From contributor S:
Contributor C is right. I have been veneering for 20 years and never had any tape residue show up after sanding and finishing. You might be afraid of sanding the veneer too much because of the thinness of commercial veneered panels. If you lay up the veneers yourself, you can sand a lot more than you think. You still have to be careful, but you can still sand your panels.

From the original questioner:
I appreciate your help. I intend to use either painter's tape or clear plastic packing tape. Just so I am clear, was this problem caused by over-wetting the tape? If so, I'll do some practice work and try to be proficient doing it the right way.

From John Van Brussel, forum technical advisor:
A couple of things to try regarding correct wetting of the gum on the tape. Wet a short strip of the gum tape and fold the moistened gum tape onto itself. If the tape moves easily on itself, you have to much water. If it stays put, you have the correct amount of water.

Also, you can use distilled water to take any hard or soft water issues out of the equation.

Some species are prone to what I call the suntan effect. Areas under the tape do not receive the same amount of light as the surrounding wood. The surrounding wood is darker than the wood which has been under the gum tape, leaving a tan line which is a ghost of the tape you used. You can prevent this by covering your veneered faces or panels with cardboard, UV resistant plastic, or anything similar which will block the light on the taped veneer. This suntan effect can occur in as little as 4 hours in species like cherry.

From contributor R:
If you intend to use clear packing tape, practice first. That stuff can really stick. I sometimes use it to hold long pieces of 3mm solid edgebanding, and it can pull fiber really easily. And that is just from hand pressure. I would imagine that in a press or vacuum bag, some brands of that stuff may become one with the wood.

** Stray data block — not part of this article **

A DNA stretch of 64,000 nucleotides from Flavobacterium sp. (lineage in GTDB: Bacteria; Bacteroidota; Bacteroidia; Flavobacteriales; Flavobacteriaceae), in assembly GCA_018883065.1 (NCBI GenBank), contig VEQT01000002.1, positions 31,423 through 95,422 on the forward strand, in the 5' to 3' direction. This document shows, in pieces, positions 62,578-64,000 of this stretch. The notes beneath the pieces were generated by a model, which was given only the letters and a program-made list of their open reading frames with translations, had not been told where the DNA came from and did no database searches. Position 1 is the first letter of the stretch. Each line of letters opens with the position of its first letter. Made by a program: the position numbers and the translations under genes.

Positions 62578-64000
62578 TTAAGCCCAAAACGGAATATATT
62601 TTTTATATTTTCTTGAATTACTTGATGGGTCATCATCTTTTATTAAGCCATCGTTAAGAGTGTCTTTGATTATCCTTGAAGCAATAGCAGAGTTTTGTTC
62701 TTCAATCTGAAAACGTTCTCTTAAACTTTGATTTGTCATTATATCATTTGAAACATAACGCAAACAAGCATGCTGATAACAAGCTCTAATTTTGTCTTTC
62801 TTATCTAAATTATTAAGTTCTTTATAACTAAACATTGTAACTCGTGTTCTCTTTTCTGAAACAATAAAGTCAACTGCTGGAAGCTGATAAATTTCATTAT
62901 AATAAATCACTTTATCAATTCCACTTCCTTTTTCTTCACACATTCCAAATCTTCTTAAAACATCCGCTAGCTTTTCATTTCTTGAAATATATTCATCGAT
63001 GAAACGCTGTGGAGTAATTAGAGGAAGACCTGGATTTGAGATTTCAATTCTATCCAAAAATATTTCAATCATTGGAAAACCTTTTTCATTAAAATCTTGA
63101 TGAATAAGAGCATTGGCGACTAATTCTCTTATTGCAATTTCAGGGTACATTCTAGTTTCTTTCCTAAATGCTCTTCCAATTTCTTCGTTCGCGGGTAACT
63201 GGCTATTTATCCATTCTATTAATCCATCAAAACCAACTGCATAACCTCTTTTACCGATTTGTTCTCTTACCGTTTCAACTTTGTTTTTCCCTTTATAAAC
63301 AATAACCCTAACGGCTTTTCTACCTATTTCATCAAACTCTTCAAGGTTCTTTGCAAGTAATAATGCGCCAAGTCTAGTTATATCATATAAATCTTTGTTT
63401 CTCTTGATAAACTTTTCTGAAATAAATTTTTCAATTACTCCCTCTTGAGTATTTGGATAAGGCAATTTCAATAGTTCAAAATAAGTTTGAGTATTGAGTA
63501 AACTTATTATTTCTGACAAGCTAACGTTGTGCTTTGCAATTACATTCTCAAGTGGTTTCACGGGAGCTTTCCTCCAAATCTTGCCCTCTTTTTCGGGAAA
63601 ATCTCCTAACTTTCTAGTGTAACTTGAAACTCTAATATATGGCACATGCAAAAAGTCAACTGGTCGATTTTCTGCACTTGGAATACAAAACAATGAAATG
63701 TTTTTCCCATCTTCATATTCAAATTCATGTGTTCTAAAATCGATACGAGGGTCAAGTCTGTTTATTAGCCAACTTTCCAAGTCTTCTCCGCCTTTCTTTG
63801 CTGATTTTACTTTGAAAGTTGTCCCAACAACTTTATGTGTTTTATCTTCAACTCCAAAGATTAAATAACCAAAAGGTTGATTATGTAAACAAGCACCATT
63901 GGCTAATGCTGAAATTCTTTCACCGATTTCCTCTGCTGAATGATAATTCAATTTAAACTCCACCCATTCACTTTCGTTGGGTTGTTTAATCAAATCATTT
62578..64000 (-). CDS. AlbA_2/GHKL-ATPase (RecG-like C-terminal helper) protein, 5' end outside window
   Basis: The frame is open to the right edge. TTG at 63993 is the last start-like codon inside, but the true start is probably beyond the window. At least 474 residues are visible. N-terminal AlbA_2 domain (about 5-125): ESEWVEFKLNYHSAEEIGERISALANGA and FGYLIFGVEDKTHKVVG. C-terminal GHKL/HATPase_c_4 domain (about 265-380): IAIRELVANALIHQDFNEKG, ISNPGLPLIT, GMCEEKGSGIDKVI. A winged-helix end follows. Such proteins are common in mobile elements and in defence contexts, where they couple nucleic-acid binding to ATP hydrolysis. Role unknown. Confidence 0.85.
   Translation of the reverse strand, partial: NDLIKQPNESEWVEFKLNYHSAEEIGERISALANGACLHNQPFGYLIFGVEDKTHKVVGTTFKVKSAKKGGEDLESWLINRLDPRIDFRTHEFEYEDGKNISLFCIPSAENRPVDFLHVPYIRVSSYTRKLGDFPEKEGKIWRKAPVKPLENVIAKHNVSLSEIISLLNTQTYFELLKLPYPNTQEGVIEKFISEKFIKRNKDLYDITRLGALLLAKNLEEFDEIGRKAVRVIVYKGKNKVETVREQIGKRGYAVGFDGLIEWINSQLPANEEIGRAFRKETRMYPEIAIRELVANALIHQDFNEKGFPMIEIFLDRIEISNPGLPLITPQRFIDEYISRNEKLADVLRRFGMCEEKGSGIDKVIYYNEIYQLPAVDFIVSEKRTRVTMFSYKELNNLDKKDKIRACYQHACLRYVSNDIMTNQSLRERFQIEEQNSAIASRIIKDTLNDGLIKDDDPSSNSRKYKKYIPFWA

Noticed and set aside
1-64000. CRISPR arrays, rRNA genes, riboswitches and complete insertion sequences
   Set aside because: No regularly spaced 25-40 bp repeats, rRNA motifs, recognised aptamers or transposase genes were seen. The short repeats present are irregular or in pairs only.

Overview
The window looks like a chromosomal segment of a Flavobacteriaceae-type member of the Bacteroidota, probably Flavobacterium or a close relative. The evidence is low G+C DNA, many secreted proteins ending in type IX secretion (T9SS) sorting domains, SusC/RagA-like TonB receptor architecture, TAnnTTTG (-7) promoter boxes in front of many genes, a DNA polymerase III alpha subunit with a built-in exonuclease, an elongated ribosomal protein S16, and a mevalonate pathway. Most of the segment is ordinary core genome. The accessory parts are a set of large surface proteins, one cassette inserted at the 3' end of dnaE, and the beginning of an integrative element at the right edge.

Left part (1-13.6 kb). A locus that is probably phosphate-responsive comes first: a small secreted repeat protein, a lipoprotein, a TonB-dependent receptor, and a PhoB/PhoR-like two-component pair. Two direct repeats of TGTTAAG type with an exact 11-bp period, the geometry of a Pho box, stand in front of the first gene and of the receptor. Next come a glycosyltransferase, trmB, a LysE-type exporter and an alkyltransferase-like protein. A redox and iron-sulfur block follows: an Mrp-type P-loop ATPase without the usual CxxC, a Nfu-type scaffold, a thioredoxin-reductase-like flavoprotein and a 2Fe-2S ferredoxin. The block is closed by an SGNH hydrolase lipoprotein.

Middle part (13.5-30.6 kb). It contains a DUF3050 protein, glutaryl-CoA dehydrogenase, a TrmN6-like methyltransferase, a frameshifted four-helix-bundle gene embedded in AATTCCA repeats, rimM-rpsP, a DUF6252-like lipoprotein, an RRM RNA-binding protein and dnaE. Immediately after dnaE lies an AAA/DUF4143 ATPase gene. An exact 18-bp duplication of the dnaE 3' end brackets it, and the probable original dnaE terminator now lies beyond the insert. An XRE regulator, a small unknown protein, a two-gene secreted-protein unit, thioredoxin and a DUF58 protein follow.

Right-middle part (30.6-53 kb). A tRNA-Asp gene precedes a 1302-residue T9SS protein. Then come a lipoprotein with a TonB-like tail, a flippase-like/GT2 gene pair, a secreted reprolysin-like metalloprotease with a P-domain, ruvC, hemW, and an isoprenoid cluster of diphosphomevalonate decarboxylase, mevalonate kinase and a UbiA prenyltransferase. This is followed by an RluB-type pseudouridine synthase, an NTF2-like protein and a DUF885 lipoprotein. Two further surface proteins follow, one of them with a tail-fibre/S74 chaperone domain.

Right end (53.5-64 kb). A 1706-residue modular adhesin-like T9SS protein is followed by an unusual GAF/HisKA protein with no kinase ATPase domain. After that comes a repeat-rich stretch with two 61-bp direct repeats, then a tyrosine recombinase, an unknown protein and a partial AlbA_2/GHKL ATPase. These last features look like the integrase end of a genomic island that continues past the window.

From contributor Z:
Nice work for a first try! The marks are normal from veneer tape - don't sweat them. Someone mentioned using tape without the perforations and that will eliminate the little round dots, but the issue is the glue. A form of hide glue and probably not a stain at all. The very best way to clean up after removing the tape, for me at least, is to use a cabinet scraper with a very sharp blade. You can slice off the thinnest bit of the veneer surface and, with it, the glue marks. Sanding will do the same, but I've used a cabinet scraper my entire career and most of the time can avoid the whole sandpaper issue altogether. The clear packing tape idea is good, but it can be a real bear to get off after the piece has been in the press, and I have seen some tearing of the veneer and separation of the adhesive from the tape film, which then must be removed with the appropriate solvent.

If you are using a modern adhesive to adhere your veneer, you can safely wash the glue marks off with a damp sponge without fear of ruining the veneer as well.